Project description:BACKGROUND: Metabolic syndrome (coexisting visceral obesity, dyslipidemia, hyperglycemia, and hypertension) is a prominent risk factor for cardiovascular morbidity and mortality, however, its effect on cardiac gene expression pattern is unclear. Therefore, we examined the possible alterations in cardiac gene expression pattern in male Zucker Diabetic Fatty (ZDF) rats, a model of metabolic syndrome. METHODS: Fasting blood glucose, serum insulin, cholesterol and triglyceride levels were measured at 6, 16, and 25 wk of age in male ZDF and lean control rats. Oral glucose tolerance test was performed at 16 and 25 wk of age. At week 25, total RNA was isolated from the myocardium and assayed by rat oligonucleotide microarray for 14921 genes. Expression of selected genes was confirmed by qRT-PCR. RESULTS: Fasting blood glucose, serum insulin, cholesterol and triglyceride levels were significantly increased, glucose tolerance and insulin sensitivity were impaired in ZDF rats compared to leans. In hearts of ZDF rats, 36 genes showed significant up-regulation and 49 genes showed down-regulation as compared to lean controls. Genes with significantly altered expression in the heart due to metabolic syndrome includes functional clusters of metabolism (e.g. 3-hydroxy-3-methylglutaryl-Coenzyme A synthase 2; argininosuccinate synthetase; 2-amino-3-ketobutyrate-coenzyme A ligase), structural proteins (e.g. myosin IXA; aggrecan1), signal transduction (e.g. activating transcription factor 3; phospholipase A2; insulin responsive sequence DNA binding protein-1) stress response (e.g. heat shock 70kD protein 1A; heat shock protein 60; glutathione S-transferase Yc2 subunit), ion channels and receptors (e.g. ATPase, (Na+)/K+ transporting, beta 4 polypeptide; ATPase, H+/K+ transporting, nongastric, alpha polypeptide). Moreover some other genes with no definite functional clusters were also changed such as e.g. S100 calcium binding protein A3; ubiquitin carboxy-terminal hydrolase L1; interleukin 18. Gene ontology analysis revealed several significantly enriched functional inter-relationships between genes influenced by metabolic syndrome. CONCLUSIONS: Metabolic syndrome significantly alters cardiac gene expression profile which may be involved in development of cardiac pathologies in the presence of metabolic syndrome.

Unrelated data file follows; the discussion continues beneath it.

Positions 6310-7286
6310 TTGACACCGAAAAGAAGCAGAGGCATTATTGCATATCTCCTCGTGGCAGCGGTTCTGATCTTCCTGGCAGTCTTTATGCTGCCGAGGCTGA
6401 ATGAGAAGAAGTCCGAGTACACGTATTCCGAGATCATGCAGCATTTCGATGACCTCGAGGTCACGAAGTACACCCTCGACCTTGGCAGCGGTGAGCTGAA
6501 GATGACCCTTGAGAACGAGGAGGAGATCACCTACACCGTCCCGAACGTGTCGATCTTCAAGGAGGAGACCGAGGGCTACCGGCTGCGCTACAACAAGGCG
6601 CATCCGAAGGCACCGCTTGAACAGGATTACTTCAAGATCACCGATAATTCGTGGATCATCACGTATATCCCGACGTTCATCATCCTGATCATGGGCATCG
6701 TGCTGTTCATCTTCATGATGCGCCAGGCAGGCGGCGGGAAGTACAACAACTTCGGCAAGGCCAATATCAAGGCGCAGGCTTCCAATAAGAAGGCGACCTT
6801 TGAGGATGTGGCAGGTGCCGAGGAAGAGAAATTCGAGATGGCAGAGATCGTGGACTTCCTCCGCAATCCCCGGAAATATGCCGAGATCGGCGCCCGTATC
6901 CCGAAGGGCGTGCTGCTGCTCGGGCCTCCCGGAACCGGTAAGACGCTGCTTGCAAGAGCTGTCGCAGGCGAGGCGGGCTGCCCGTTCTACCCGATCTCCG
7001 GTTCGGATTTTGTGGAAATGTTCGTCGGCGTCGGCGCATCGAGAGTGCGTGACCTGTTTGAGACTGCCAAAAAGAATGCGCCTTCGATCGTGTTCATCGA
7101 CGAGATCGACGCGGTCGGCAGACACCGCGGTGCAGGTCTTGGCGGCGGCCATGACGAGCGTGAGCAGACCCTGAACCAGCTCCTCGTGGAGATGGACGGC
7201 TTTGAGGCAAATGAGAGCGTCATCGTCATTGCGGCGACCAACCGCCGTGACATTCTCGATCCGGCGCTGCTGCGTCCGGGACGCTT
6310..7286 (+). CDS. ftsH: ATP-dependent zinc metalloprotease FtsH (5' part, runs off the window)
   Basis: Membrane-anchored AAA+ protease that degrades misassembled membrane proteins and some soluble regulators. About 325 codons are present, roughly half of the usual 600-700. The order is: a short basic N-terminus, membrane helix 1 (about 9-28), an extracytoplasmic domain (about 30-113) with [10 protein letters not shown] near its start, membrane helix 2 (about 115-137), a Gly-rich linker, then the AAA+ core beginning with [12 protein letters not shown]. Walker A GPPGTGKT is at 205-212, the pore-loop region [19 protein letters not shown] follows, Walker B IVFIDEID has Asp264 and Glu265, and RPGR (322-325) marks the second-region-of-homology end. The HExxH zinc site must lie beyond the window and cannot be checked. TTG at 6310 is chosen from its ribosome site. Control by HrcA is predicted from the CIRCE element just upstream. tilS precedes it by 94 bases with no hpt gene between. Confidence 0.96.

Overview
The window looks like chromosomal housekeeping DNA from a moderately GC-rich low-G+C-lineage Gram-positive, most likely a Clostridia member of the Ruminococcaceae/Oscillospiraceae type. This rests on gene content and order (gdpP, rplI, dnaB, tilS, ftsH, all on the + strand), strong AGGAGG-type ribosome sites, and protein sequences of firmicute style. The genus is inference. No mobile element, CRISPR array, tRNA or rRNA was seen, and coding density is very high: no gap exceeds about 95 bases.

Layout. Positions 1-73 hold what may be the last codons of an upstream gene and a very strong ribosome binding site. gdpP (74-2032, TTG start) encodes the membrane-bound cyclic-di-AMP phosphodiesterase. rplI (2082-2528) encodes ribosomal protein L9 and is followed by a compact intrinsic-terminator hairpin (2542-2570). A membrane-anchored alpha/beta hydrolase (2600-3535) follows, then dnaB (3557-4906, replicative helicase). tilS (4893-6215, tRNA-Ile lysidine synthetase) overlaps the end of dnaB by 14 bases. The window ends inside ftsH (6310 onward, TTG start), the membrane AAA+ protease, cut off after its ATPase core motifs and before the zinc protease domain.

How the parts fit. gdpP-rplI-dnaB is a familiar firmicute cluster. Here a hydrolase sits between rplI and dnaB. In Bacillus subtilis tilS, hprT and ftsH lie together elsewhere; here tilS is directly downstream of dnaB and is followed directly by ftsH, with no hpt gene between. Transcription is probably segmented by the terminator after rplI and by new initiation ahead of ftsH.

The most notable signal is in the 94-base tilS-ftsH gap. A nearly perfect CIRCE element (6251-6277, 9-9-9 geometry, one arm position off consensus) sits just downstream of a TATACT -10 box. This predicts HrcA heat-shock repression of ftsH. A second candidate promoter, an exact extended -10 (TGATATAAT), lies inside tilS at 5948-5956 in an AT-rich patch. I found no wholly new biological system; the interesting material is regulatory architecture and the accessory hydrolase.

Project description:Antagonists of angiotensin AT(1) receptors elicit beneficial vascular effects in diabetes mellitus. We hypothesized that diabetes induces sustained availability of AT(1) receptors, causing enhanced arterial constriction to angiotensin II.To assess functional availability of AT(1) receptors, constrictions to successive applications of angiotensin II were measured in isolated skeletal muscle resistance arteries (?150 µm) of Zucker diabetic fatty (ZDF) rats and of their controls (+/Fa), exposed acutely to high glucose concentrations (HG, 25 mM, 1 h). AT(1) receptors on cell membrane surface were measured by immunofluorescence.Angiotensin II-induced constrictions to first applications were greater in arteries of ZDF rats (maximum: 82 ± 3% original diameter) than in those from +/Fa rats (61 ± 5%). Constrictions to repeated angiotensin II administration were decreased in +/Fa arteries (20 ± 6%), but were maintained in ZDF arteries (67 ± 4%) and in +/Fa arteries vessels exposed to HG (65 ± 6%). In ZDF arteries and in HG-exposed +/Fa arteries, Rho-kinase activities were enhanced. The Rho-kinase inhibitor, Y27632 inhibited sustained constrictions to angiotensin II in ZDF arteries and in +/Fa arteries exposed to HG. Levels of surface AT(1) receptors on cultured vascular smooth muscle cells (VSMCs) were decreased by angiotensin II but were maintained in VSMCs exposed to HG. In VSMCs exposed to HG and treated with Y27632, angiotensin II decreased surface AT(1) receptors.In diabetes, elevated glucose concentrations activate Rho-kinase which inhibits internalization or facilitates recycling of AT(1) receptors, leading to increased functional availability of AT(1) receptors and sustained angiotensin II-induced arterial constriction.